To my surprise, Snow Brothers has an extended ending sequence if you clear the game on a single credit. I haven’t seen this distinction called out anywhere specifically, and I only found out about it once I beat the game this way on my own. I always shoot for the best ending on games like this, but I didn’t even know it applied to Snow Brothers until I saw it for myself. I’m sure I will find more secrets like this as I continue my deep dive into the library.

Snow Brothers is one of my favorite NES games, and it’s a shame is so expensive. Games of this nature can get repetitive, but Snow Brothers lasts just long enough to avoid mid-game burnout. The boss fights are fun and a nice change of pace, and the difficulty curve is even and fair. The graphics are clean and the music is good, although some of the tracks are repeated within the different groups of ten floors. The two-player mode is a blast to go through with a friend. It’s a great game for high score challenges too. I don’t like that it’s so expensive to buy, but it does make sense. The game is a true uncommon title that probably had a low print run, it was a later run NES game, and the game is fun. It fits the profile of an expensive game, as I like to say. Definitely check this one out even if you have to emulate it.

#58 – Snow Brothers

 
APR
07
2017
0

#40 – Paperboy

Delivering the fun!

The newspaper title screen was a great choice!

To Beat: Complete Sunday to reach the ending
Played: 11/28/16
Difficulty: 7/10
My Difficulty: 5/10
Video: Paperboy Longplay

Today we have another arcade conversion on the NES. These types of ports tend to have varying quality, but I see Paperboy on NES as a well done game. It may not be the definitive version of the game, but I do think that the game is best known on the NES. It is still a popular title today and a fun game to pick up and play anytime.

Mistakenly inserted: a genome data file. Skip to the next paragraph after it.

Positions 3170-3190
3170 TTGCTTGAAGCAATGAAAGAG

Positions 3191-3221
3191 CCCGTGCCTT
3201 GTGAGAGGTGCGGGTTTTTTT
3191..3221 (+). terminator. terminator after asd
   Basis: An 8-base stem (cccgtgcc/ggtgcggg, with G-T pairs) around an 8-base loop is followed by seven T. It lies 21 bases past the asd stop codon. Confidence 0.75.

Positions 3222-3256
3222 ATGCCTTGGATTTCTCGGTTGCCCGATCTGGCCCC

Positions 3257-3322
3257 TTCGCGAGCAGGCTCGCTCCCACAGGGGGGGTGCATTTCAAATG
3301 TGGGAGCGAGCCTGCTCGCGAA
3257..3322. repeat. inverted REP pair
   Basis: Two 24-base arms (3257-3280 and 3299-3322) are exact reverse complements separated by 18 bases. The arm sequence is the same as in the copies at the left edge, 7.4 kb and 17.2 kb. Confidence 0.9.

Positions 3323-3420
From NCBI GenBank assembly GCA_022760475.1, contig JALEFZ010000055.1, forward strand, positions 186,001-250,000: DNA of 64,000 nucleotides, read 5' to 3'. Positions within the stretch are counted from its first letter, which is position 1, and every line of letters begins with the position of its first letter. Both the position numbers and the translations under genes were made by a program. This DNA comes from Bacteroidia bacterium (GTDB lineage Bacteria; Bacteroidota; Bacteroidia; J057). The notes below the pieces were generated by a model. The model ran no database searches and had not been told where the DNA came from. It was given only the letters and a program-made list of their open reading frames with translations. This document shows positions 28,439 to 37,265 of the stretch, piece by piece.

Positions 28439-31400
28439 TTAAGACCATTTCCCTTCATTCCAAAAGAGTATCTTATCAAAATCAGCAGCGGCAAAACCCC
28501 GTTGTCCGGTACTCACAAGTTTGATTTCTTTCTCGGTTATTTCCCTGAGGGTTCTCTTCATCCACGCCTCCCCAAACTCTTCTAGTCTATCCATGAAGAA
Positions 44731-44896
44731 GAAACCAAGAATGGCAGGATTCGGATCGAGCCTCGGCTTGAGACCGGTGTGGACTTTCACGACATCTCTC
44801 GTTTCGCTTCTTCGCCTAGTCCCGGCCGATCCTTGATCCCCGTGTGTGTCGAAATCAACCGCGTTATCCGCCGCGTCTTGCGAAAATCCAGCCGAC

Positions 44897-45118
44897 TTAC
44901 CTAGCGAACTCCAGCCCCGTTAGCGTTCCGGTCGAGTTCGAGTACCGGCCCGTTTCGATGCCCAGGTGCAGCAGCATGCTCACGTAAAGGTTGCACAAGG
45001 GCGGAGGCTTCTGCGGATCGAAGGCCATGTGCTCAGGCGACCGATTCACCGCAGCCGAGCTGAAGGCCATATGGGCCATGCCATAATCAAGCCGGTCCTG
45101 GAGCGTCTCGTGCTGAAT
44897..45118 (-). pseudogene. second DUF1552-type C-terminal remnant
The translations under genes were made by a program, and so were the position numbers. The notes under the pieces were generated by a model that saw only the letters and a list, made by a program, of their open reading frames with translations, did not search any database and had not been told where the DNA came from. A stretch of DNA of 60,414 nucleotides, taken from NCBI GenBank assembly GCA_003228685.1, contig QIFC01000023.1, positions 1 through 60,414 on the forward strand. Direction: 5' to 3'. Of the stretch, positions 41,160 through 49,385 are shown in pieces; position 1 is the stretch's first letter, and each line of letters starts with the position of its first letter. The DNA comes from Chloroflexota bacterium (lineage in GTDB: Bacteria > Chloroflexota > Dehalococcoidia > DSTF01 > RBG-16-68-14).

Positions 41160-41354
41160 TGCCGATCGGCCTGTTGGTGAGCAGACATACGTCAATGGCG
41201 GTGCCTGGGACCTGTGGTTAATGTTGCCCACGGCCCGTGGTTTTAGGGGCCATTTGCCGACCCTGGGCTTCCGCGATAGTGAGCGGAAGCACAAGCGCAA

Paperboy was released in the arcades in 1985. It was both developed and published by Atari Games. The arcade game is housed in an upright cabinet that features a set of handlebars used to control the game. The game was ported to almost twenty different computers, home consoles, and handhelds. The NES port of Paperboy was released in November 1988 and published by Mindscape. There are two sequels to the game. The first is the aptly named Paperboy 2 which debuted in 1991 on home consoles including the NES. The second is the Nintendo 64 game also called Paperboy. There have also been several re-releases of the original Paperboy on systems such as the Game Boy Color, Playstation 2, Xbox 360, and mobile.

In Paperboy, you play the role of a young boy making the rounds on a daily paper route. The object of the game is to deliver newspapers to a series of homes on a two-block street using his trusty bicycle to ensure the deliveries are made in time. There is only one level in the game but you repeat it for every day of the week, which makes for seven levels in total. You win the game if you survive a week’s worth of newspaper delivery.

Get used to this street because you will see it a lot.